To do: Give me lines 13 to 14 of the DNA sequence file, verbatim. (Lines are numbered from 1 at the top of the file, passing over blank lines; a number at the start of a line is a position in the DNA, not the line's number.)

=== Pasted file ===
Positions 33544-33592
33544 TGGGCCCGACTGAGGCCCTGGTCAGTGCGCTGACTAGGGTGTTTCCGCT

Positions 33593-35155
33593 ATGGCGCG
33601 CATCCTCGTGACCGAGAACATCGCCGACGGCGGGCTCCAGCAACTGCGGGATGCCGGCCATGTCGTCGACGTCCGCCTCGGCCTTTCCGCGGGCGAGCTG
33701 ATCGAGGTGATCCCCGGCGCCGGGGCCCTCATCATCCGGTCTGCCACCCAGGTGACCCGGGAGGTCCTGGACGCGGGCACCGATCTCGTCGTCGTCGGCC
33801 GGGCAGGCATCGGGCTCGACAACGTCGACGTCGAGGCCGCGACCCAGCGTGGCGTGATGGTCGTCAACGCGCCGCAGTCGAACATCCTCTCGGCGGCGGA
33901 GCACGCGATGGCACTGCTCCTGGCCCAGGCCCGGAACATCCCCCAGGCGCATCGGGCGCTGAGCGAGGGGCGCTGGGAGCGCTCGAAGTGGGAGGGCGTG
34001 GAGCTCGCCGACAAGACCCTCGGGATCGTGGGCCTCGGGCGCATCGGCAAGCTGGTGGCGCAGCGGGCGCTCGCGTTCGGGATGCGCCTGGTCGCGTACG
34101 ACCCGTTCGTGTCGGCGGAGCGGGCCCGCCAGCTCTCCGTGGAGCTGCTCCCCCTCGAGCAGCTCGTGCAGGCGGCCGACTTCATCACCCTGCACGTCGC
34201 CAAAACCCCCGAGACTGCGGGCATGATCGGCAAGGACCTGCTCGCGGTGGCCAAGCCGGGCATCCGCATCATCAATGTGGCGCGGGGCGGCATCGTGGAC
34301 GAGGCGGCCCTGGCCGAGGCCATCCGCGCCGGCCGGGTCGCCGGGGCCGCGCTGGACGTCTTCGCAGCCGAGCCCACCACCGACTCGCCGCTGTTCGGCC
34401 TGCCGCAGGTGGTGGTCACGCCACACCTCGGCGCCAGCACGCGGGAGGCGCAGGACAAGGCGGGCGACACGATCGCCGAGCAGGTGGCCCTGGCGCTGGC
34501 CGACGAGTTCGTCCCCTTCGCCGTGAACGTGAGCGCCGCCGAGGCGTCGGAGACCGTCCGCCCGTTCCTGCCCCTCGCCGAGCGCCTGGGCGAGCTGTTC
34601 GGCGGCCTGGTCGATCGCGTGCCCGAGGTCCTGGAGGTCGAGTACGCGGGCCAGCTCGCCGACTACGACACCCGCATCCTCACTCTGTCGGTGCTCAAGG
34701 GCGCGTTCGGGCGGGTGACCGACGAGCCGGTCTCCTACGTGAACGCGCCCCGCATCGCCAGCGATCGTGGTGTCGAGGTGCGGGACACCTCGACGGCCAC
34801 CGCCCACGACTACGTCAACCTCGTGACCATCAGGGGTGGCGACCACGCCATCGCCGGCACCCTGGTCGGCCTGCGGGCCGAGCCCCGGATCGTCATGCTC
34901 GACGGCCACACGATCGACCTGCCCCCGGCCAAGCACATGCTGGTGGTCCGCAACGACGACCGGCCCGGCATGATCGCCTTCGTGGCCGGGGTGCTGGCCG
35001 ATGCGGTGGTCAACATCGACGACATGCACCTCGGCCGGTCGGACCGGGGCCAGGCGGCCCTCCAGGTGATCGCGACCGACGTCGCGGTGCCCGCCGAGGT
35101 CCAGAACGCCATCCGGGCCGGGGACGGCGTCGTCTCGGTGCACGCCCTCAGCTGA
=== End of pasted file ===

34401 TGCCGCAGGTGGTGGTCACGCCACACCTCGGCGCCAGCACGCGGGAGGCGCAGGACAAGGCGGGCGACACGATCGCCGAGCAGGTGGCCCTGGCGCTGGC
34501 CGACGAGTTCGTCCCCTTCGCCGTGAACGTGAGCGCCGCCGAGGCGTCGGAGACCGTCCGCCCGTTCCTGCCCCTCGCCGAGCGCCTGGGCGAGCTGTTC